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Author Topic: "the master switch" by tim wu  (Read 1350 times)
paulie_w
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July 11, 2012, 08:32:32 PM
 #1

all who are interested in bitcoin and information trends should read this book:

http://www.amazon.com/The-Master-Switch-Information-Empires/dp/0307269930
https://en.wikipedia.org/wiki/Tim_Wu[/url]

there are so many lessons from history in here that we should all keep very much in mind while proceeding with this.

tl;dr: all information systems historically have started out optimistic and open, and ended up captured and monopolized by corporate interests. this book talks about why that happens.
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July 11, 2012, 08:40:38 PM
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summarize it for us.  what does this have to do with Bitcoin?
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July 11, 2012, 08:52:22 PM
 #3

my tl;dr summary is probably sufficient, along with the amazon description

what it has to do with bitcoin: the internet may not be as open as we would like soon enough, and bitcoin may find itself co-opted one day. i guess i see this book as a good base of knowledge for how these kinds of things have historically taken place, and what we might do to prevent it from happening to these new technologies.
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July 11, 2012, 08:53:42 PM
 #4

From an Amazon commenter:

Quote
What Wu so sagatiously points out is that that threat of control could just as easily, or actually more easily, come from the private sector, because in fact the existence of the internet and its smooth functioning are dependent, not on the government, but private enterprise. A different kind of monopoly looms ahead of us as a distinct danger, and this present information age presents new policy and regulation challenges.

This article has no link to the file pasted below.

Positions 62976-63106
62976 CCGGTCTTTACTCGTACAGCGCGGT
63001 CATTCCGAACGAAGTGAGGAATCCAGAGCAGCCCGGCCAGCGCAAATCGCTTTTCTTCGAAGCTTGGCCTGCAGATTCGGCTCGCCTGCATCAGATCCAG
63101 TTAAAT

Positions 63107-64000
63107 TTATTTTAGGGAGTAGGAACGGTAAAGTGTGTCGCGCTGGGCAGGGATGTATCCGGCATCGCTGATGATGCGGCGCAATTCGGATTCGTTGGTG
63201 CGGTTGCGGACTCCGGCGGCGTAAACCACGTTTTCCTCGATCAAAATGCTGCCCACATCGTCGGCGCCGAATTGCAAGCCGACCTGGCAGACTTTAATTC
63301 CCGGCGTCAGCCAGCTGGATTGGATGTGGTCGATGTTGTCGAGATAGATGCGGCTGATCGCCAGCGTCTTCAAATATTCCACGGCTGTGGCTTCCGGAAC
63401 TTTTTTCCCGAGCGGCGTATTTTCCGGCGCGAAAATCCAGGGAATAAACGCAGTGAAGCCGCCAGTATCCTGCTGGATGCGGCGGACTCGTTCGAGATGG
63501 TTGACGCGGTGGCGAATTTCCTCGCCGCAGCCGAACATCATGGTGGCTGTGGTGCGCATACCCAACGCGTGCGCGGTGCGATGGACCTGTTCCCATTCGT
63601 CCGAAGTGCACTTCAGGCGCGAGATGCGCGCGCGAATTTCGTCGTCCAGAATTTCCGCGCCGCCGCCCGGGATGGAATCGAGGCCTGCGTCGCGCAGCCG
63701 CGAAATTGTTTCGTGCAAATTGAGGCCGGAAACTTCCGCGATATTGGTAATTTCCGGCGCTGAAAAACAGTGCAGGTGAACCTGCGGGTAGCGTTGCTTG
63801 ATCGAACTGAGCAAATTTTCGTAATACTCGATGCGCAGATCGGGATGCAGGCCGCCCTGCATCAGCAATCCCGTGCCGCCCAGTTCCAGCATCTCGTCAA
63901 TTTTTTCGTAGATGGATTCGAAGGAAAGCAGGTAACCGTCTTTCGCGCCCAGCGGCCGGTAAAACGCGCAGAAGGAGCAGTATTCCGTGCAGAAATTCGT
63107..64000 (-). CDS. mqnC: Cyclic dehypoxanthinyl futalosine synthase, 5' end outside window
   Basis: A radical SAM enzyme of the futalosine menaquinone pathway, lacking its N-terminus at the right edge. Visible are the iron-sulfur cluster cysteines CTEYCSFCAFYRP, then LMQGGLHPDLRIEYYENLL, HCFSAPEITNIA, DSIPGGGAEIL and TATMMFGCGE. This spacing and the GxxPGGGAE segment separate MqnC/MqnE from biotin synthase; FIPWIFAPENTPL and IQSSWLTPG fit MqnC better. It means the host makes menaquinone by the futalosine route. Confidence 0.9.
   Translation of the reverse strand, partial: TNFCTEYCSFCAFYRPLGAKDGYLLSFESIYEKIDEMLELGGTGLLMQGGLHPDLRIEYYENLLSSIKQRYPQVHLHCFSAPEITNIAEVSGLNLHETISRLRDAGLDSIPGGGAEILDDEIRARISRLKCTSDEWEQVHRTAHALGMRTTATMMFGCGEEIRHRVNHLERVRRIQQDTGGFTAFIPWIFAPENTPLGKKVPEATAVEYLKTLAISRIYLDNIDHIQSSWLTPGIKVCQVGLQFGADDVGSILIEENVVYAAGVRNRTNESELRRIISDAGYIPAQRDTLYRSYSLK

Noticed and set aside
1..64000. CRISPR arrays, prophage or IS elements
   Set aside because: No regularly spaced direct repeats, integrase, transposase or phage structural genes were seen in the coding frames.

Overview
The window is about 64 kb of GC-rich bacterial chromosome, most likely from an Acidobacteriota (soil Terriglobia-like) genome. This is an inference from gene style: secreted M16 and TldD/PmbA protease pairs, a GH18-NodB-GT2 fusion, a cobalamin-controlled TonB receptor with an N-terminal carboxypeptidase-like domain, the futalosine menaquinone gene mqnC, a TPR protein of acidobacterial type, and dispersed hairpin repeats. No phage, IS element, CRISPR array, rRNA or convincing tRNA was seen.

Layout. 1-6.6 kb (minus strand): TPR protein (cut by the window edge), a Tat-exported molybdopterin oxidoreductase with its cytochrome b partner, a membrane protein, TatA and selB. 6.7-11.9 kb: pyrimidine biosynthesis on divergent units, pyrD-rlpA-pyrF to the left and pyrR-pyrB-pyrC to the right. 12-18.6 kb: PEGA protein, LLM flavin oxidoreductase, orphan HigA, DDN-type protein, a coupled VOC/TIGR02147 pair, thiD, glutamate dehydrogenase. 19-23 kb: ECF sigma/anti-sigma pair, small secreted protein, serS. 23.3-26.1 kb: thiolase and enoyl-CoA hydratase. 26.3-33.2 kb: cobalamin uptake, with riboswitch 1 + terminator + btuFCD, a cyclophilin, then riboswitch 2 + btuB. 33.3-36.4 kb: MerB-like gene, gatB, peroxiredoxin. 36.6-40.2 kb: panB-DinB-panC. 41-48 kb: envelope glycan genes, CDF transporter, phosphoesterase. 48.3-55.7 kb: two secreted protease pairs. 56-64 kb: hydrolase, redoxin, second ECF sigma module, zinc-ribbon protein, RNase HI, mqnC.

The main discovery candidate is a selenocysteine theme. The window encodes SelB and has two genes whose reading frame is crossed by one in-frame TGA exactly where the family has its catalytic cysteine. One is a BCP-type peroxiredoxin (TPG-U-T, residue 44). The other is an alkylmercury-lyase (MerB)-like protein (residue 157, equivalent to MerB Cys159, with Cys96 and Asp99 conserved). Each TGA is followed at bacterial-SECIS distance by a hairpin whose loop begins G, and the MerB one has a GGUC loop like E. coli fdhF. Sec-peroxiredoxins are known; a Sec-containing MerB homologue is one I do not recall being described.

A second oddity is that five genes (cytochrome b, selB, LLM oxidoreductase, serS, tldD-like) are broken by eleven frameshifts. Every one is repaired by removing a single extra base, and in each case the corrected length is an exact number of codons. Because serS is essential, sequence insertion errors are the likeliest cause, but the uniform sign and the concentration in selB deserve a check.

So apparently the presentation is that, government isn't a problem, but private companies are.

I also note that the book description begins by talking about how all American information systems, starting with the telephone, have become dominated by a company or cartel... apparently ignoring the fact that telephone use in America started under the monolithic control of AT&T, but has so far ended up with not just several telephone companies but actual alternatives to traditional landline telephones.

Unless there's something more appealing to the man's thesis that can be pointed out to me, I think I'll skip the book. No offense to the OP intended.

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July 11, 2012, 09:13:02 PM
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From an Amazon commenter:

Quote
What Wu so sagatiously points out is that that threat of control could just as easily, or actually more easily, come from the private sector, because in fact the existence of the internet and its smooth functioning are dependent, not on the government, but private enterprise. A different kind of monopoly looms ahead of us as a distinct danger, and this present information age presents new policy and regulation challenges.


So apparently the presentation is that, government isn't a problem, but private companies are.

I also note that the book description begins by talking about how all American information systems, starting with the telephone, have become dominated by a company or cartel... apparently ignoring the fact that telephone use in America started under the monolithic control of AT&T, but has so far ended up with not just several telephone companies but actual alternatives to traditional landline telephones.

Unless there's something more appealing to the man's thesis that can be pointed out to me, I think I'll skip the book. No offense to the OP intended.


sensationalism sells books.
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July 11, 2012, 09:25:55 PM
 #6

so what are you afraid of? That the block chain management will eventually be in the hands of a single government or company, or abstractly speaking a single will? The short answer to that is that it will be practically impossible because in all likelihood you will end up having multiple competing fractions with different views on how to proceed with the currency, and they will have comparable mining (voting) power.